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Related to S phase: M phase
1. one of the aspects or stages through which a varying entity may pass.
2. In physical chemistry, any physically or chemically distinct, homogeneous, and mechanically separable part of a system.
phase 0 in cardiac physiology, the phase representing the upstroke of the action potential, in which rapid depolarization occurs after the cell reaches or is driven to threshold potential. It is the result of the opening of fast sodium channels and calcium channels.
phase 1 in cardiac physiology, the initial rapid repolarization phase of the action potential, caused by the closure of the fast sodium channels and an exodus of potassium from the cell.
phase 2 in cardiac physiology, the phase representing the plateau of the action potential, which contributes to the refractory period of the heart; there is a slow entry of calcium into the cell. It is the result of a balance between inward and outward currents and is particularly long in Purkinje and ventricular cells.
phase 3 in cardiac physiology, the terminal rapid repolarization phase of the action potential; it begins with the closing of the slow channels, resulting in an exodus of potassium from the cell and the activation of the sodium-potassium pump. The result is reestablishment of the normal resting potential.
phase 4 in cardiac physiology, the phase representing electrical diastole, i.e. the time between action potentials. It is the resting phase of the electrical cardiac cycle and is steadily maintained in nonpacemaker cells. In pacemaker cells, the membrane potential is normally reduced slowly until threshold potential is reached; if there is an outside stimulus, it may be driven down more rapidly.
continuous phase in a heterogeneous system, the component in which the disperse phase is distributed, corresponding to the solvent in a true solution. See also colloid.
disperse phase the discontinuous portion of a heterogeneous system, corresponding to the solute in a true solution.
G1 phase a part of the cell cycle during interphase, lasting from the end of cell division (the M phase) until the start of DNA synthesis (the S phase).
G2 phase a relatively quiescent part of the cell cycle during interphase, lasting from the end of DNA synthesis (the S phase) until the start of cell division (the M phase).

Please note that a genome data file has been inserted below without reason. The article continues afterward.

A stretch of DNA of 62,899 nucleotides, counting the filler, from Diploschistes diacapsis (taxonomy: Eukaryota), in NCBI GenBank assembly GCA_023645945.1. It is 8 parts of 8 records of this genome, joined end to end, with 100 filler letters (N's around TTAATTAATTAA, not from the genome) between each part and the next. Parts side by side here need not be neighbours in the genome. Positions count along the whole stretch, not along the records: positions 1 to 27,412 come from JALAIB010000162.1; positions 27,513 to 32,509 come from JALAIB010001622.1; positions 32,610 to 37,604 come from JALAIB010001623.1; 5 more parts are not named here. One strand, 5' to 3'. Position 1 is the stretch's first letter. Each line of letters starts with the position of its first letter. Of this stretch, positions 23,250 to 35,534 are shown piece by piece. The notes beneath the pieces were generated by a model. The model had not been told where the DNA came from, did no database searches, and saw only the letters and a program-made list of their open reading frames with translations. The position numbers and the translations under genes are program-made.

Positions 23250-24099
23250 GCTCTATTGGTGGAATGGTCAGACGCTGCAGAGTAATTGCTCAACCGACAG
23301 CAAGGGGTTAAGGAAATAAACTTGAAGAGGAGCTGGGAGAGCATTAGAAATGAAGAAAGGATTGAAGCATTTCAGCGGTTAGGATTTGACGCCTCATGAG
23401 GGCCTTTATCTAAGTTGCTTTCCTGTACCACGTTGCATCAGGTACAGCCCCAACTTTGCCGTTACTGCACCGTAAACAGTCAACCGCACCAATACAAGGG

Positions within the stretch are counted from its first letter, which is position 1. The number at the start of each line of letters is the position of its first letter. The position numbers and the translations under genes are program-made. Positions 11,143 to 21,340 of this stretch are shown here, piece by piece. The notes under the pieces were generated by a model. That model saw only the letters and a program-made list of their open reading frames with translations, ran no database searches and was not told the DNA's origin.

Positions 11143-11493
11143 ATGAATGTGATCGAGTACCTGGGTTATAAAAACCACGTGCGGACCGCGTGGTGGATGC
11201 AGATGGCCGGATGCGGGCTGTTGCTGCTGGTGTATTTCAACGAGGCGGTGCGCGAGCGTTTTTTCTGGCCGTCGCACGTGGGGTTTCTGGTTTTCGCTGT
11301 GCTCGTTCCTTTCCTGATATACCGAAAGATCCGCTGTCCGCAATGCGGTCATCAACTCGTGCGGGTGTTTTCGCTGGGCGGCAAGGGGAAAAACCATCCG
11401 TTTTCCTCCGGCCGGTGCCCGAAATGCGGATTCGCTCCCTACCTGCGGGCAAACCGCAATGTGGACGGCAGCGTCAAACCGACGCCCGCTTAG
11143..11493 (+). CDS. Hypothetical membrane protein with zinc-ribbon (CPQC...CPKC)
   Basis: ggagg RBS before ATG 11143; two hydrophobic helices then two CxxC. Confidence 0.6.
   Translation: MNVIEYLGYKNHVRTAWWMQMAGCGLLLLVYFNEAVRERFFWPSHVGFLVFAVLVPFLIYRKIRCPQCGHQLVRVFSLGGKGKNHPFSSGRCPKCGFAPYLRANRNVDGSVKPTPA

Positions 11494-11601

M phase the part of the cell cycle during which mitosis occurs; subdivided into prophase, metaphase, anaphase, and telophase.
S phase a part of the cell cycle near the end of interphase, during which DNA is synthesized; it comes between the G1 and G2 phases.
Miller-Keane Encyclopedia and Dictionary of Medicine, Nursing, and Allied Health, Seventh Edition. © 2003 by Saunders, an imprint of Elsevier, Inc. All rights reserved.
the period of the cell cycle when there is synthesis of DNA and histone; it occurs between the gap1 and gap2 periods.
Synonym(s): S phase
Farlex Partner Medical Dictionary © Farlex 2012
The phase of the mitotic cycle during which DNA synthesis occurs.
The American Heritage® Medical Dictionary Copyright © 2007, 2004 by Houghton Mifflin Company. Published by Houghton Mifflin Company. All rights reserved.
Patient discussion about S phase
Q. What is the second phase of alcohol rehab? I guess the first one is well known... admitting you are addicted, but then what?
A. anybody??? advises about the second phase of rehab??
Q. what is the window phase for HIV?
A. The 'window' period for HIV infection describes the strong immune defense that reduces the number of viral particles in the blood stream, marking the start of the infection's clinical latency stage. Clinical latency can vary between two weeks and 20 years. During this early phase of infection, HIV is active within lymphoid organs, where large amounts of virus become trapped in the follicular dendritic cells. The surrounding tissues that are rich in CD4+ T cells may also become infected, and viral particles accumulate both in infected cells and as free virus. Individuals who are in this phase are still infectious.More discussions about S phase
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